Android Q research reveals details of Google’s upcoming mid-range smartphones

Android Q research reveals details of Google’s upcoming mid-range smartphones

Android Q research reveals details of Google’s upcoming mid-range smartphones

Google released the first beta of Android Q yesterday, and as expected, there are a bunch of major features.

Keep in mind, this is only the first beta of Android Q, so that's not a surprise at all.

So, one way is to get enrolled in the Android Beta program using the link given below, after which the Beta 1 will automatically land your Pixel phone via OTA update.

The Share menu is getting a revamp too, with faster loading times for options on the menu (like other apps and contacts you might want to connect to), as well as a preview of what it is you're actually sharing. Devices like the upcoming Samsung Galaxy Fold and Huawei Mate X represent the start of foldables becoming more available, and Android Q will have specific APIs for devices with changeable form-factors.

Android 10 will feature a new Settings Panel API which improves on the Slices feature introduced in Android 9. You can do this if you don't have a Pixel device.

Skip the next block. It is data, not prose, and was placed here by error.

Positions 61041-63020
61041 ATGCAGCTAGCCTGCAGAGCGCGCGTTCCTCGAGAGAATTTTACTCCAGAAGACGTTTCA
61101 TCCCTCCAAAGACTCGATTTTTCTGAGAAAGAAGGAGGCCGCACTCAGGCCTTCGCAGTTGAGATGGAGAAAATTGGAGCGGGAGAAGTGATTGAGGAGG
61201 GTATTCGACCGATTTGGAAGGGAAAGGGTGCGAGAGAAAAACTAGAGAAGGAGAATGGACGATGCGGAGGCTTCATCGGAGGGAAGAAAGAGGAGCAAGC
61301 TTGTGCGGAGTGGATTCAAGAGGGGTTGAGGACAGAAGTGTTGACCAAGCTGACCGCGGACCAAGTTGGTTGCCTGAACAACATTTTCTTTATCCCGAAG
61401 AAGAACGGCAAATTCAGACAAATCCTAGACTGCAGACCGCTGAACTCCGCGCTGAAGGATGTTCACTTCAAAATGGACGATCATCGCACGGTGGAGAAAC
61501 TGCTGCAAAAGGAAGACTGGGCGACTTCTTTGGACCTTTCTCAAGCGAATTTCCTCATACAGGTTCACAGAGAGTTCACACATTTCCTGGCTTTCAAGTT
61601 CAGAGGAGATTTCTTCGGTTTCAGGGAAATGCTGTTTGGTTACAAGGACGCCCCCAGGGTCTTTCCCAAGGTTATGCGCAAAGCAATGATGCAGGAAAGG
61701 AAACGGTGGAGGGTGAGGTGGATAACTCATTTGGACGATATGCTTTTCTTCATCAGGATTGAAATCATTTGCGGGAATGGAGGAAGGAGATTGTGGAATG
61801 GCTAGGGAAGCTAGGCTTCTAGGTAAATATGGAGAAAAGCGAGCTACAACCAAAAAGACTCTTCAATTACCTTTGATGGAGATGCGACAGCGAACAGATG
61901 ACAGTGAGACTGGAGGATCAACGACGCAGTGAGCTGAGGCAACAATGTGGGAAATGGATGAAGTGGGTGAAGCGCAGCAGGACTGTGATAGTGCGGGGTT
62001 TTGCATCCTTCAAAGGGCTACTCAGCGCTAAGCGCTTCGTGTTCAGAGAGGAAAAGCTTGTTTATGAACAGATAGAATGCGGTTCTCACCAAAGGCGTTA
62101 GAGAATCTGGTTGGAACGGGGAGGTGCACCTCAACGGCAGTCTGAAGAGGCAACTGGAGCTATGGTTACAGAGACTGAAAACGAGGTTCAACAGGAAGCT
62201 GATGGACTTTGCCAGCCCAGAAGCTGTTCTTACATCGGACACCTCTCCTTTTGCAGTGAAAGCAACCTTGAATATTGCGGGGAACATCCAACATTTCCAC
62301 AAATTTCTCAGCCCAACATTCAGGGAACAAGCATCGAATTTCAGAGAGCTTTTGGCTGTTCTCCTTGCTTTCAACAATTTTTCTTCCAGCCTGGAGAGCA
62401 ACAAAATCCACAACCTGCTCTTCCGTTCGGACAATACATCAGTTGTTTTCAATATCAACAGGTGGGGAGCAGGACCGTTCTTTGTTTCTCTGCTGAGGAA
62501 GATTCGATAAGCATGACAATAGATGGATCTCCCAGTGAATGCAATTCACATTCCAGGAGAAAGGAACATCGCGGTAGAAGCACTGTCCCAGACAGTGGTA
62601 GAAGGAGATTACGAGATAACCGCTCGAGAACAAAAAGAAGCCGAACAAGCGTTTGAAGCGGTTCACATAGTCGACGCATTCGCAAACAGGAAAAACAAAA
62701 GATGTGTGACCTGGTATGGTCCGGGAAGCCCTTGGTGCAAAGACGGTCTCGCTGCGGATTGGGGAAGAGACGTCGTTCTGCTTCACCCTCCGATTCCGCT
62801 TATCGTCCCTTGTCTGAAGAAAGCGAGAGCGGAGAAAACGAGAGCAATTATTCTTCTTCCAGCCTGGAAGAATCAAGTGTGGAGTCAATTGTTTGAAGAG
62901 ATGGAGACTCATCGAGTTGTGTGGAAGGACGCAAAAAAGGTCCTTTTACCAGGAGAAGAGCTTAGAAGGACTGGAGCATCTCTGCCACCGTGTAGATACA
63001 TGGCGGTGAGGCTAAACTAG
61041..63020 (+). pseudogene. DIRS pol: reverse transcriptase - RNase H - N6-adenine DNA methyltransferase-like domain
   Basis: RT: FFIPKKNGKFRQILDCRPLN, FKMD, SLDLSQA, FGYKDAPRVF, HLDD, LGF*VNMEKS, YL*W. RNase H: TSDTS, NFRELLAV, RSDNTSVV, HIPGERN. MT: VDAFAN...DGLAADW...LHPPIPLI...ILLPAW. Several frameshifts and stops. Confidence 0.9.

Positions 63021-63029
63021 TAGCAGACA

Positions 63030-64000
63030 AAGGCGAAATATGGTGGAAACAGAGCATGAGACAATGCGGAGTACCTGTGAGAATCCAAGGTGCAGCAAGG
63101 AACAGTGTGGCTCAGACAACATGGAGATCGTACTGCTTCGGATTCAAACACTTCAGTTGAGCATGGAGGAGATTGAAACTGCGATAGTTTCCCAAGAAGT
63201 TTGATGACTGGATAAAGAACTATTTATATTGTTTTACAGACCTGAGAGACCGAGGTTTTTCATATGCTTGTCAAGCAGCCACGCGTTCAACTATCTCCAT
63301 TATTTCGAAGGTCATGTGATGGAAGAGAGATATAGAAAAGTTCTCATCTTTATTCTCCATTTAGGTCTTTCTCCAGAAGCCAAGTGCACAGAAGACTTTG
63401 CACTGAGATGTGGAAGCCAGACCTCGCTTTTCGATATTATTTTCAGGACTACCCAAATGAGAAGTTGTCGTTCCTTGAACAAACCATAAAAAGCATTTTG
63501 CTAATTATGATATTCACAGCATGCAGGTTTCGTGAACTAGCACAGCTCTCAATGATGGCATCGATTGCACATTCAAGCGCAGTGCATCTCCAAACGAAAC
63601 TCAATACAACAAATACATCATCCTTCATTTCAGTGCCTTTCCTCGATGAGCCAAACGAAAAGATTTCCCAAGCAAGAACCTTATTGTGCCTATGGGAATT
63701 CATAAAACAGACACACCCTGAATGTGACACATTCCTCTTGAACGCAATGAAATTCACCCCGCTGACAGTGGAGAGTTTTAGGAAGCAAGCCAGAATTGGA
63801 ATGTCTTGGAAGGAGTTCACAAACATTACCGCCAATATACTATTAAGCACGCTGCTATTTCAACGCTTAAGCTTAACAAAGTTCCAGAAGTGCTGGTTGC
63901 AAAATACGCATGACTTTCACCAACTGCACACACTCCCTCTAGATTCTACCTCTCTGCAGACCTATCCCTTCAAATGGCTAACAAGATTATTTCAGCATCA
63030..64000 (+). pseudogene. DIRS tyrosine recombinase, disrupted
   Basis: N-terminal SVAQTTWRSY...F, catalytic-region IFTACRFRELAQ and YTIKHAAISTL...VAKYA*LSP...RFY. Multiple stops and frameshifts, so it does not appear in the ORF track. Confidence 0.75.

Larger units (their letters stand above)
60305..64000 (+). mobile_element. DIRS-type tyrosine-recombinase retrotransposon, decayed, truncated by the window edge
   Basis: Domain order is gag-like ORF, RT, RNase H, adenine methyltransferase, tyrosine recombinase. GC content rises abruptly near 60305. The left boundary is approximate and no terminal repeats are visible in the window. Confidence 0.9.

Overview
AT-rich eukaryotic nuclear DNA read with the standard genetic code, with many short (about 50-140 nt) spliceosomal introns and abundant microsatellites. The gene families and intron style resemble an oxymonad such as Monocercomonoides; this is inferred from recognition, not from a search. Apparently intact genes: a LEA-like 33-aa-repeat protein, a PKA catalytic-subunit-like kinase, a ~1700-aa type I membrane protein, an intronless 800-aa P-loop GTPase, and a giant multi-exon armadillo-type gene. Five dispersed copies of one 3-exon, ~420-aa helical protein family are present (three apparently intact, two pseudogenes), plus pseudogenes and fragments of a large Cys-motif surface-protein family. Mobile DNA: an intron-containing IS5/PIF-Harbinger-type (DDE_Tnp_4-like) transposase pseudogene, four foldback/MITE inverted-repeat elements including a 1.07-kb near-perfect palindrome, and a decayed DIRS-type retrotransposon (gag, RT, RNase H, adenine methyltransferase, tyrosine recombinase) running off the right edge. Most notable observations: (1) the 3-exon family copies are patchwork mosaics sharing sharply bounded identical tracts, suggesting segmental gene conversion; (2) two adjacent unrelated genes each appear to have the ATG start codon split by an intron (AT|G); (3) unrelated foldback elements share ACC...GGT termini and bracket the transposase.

Google Releases Android Q Beta for Developers, Early Adopters
Android Q beta is now available for Pixel devices

"But since the app may not need location outside of when it's now in use, the user may not want to grant that access".

You get more control over how apps can access your device's location - as on iOS, Android Q lets you grant access all the time, never, or only when the app is open. So for example, you can only add app shortcuts to the desktop and nothing else.

In the same leaked beta from February, there was apparently a system-wide dark mode, which would activate the darker colors in all apps, and recolor apps that didn't have a dark theme built in.

Thanks to some new codecs, and a developer tool to analyze the capability of the phone an app's installed on, you will enjoy improved video and audio quality on phones running Android Q.

Have a Google Pixel smartphone that you brought onto T-Mobile's network? This is limited to Samsung phones, but with Microsoft also making moves in this territory, and Huawei's PC mode on its flagships, it feels like the time for a true Google solution is nearly here. If you don't have a Pixel and still want to give it a go, you can, it's just a bit of a pain: you have to use the Android Emulator and grab the emulator images from the SDK Manager in Android Studio (this really is intended for devs). It's very much like Microsoft's Windows Insider programme. Be warned: this is unstable beta software.

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